The newly launched Emerging Truckers Association of South Africa (Tasa) aims to assist in meaningfully transforming the local truck and freight industry, with a long-term view of ensuring work for women and black truck owners and operators.
This is according to Tasa convener Mary Phadi, who was addressing delegates at the organisation’s official launch event, in Johannesburg, on Friday.
Phadi said Tasa would represent owner drivers, small transport providers and emerging cargo carriers, all of whom faced stiff competition in the form of existing large operators.
“South African truck operators generate about R12-billion a year, of which R1.1-billion stems from the transportation of coal, while the remaining R10.9-billion is produced through the transportation of goods from industries such as petroleum, manganese, chrome, iron-ore, food and beverages, as well as general cargo,” she noted.
The newly established initiative aims to mitigate the plight and “exploitation” of emerging cargo carriers who are at the mercy of larger players in the sector, with a goal of becoming the interlocker between the industry’s stakeholders.
Tasa organiser Queen Zwane elaborated that, as a product of South Africa’s owner-driver schemes, she understood the challenges that smaller operators faced and the lack of support they have. (Owner-drivers are former employees who have been converted into nominally independent contract drivers.)
Mbatha noted that she knew of many others who had been involved in these schemes who had lost their lives owing to depression and anxiety owing to the lack of support.
“I know people who have lost their houses through their involvement in these owner-driver schemes and I, too, faced intense mental challenges by being involved in these types of initiatives,” Mbatha stated.
She felt that owner-driver schemes were more akin to a recycling initiative than a meaningful black empowerment initiative.
Meanwhile, Department of Public Enterprises manufacturing enterprises deputy-director general Kgathatso Tlhakudi, who also spoke at the launch, commented that government had heard the disgruntlement of coal truck drivers “loud and clear” following their road blockade in Pretoria, in March, over their concerns relating to the contracting of independent power producers (IPPs) by State-owned power utility Eskom.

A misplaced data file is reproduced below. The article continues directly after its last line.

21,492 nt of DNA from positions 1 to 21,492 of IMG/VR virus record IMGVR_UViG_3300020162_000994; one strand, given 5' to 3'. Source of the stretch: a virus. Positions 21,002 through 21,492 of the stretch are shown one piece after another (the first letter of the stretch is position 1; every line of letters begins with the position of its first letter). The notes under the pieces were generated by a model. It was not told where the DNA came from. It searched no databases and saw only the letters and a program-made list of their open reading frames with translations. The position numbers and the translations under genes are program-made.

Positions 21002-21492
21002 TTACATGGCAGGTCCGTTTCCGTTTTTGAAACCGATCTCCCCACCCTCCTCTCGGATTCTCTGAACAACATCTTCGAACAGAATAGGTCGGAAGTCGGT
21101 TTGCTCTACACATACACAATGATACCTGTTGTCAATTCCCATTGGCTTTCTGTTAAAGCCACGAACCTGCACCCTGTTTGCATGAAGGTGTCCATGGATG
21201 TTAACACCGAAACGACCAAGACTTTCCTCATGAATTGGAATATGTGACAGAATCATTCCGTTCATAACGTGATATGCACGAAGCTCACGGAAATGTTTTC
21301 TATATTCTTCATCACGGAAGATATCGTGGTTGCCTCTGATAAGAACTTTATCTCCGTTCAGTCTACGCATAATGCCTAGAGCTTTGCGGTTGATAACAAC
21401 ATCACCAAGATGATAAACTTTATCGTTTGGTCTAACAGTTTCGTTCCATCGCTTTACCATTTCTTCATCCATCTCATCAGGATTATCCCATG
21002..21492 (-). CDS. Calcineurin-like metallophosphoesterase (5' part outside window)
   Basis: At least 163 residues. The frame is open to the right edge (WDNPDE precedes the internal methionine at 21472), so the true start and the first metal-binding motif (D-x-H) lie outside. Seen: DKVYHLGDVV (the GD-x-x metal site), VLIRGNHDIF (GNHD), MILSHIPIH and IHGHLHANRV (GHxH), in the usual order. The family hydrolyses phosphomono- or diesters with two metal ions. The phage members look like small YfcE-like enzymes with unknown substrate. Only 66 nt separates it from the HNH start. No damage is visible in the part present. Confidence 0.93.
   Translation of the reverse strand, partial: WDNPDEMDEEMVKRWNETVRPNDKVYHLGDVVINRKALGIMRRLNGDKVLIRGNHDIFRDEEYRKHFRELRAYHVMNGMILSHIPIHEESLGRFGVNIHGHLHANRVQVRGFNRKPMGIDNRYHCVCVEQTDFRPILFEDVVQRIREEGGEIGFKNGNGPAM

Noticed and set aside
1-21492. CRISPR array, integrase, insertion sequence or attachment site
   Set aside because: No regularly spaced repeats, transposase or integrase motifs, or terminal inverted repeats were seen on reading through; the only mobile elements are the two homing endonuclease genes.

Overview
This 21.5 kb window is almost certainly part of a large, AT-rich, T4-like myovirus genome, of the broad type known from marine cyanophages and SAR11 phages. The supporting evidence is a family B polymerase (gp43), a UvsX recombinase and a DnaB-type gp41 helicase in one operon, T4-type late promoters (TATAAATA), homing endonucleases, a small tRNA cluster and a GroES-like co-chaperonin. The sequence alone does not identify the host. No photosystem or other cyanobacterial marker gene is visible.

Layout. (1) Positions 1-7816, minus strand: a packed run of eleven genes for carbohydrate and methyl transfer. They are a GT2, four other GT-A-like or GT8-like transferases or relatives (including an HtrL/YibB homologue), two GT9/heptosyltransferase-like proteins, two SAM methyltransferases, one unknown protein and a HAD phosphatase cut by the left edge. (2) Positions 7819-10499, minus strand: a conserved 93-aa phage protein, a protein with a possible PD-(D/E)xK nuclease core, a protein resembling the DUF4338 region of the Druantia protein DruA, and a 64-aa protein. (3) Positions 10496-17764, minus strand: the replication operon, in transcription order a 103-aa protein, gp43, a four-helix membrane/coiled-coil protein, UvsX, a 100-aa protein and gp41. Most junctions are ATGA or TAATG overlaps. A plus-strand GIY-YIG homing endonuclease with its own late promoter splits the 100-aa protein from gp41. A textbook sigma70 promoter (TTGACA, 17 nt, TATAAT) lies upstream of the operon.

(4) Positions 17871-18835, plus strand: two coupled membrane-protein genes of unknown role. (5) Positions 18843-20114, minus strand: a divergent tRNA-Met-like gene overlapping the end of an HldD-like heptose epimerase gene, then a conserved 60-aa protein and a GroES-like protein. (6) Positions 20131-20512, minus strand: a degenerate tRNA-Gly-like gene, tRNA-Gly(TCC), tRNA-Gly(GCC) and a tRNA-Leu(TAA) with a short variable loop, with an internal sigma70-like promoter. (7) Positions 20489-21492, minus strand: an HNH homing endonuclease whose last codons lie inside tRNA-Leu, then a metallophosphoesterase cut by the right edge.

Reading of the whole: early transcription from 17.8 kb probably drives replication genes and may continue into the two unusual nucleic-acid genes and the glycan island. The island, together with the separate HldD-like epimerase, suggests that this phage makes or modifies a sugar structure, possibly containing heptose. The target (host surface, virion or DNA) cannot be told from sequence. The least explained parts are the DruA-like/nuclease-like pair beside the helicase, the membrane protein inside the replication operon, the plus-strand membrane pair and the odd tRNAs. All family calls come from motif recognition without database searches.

The truck drivers’ strike was aimed against Eskom contracting IPPs, as they believed it would lead to job losses in the coal transportation sector.
“There is definitely a need to find a compromise on this issue. However, we cannot ignore the realities of new technologies increasingly entering the energy space, particularly that of renewables,” noted Tlhakudi.
He added that State-owned freight and logistics group Transnet’s road-to-rail strategy posed further challenges, with the aim being to reduce the volume of rail-friendly freight transported on national road infrastructure.
“We all need to understand the implications of this strategy on the trucking sector. Stakeholders will need to work together to ensure that some of the unintended consequences of this initiative are mitigated as best possible,” Tlhakudi emphasised.
Further, he suggested that the trucking industry should reflect on the dynamics that existed within the modern transportation sector, beyond the confines of trucking, and focus broadly on the opportunities that existed throughout the sector.
“Some of Transnet’s branch lines are being concessioned and, perhaps, truckers need to examine the opportunities that exist in that space? Truckers must be careful not to corner themselves in and should look at the many opportunities that exist across the full value chain,” Tlhakudi said.
He further pointed out that there was a lot of ongoing research globally related to autonomous systems and self-driving vehicles. “These are technologies that are bound to become part of the transportation sector within the next ten years, and this will impact on how the sector operates.”
Tlhakudi urged Tasa organisers to begin discussions around these issues to ensure that frameworks were put in place to be proactive in dealing with the impact these technological developments would have on employment prospects for haulage drivers in the not too distant future.
Other speakers, who all praised and gave their support towards Tasa, included Transport Deputy Minister Sindisiwe Chikunga; financial services provider VBS Mutual Bank CEO Andile Ramavhunga; former Department of Transport B-BBEE Charter Council chairperson Randall Howard; Coal Transport Forum chairperson Steve Mokwana; and petroleum transporter AM worx Energy MD Kabelo Moloi, among others.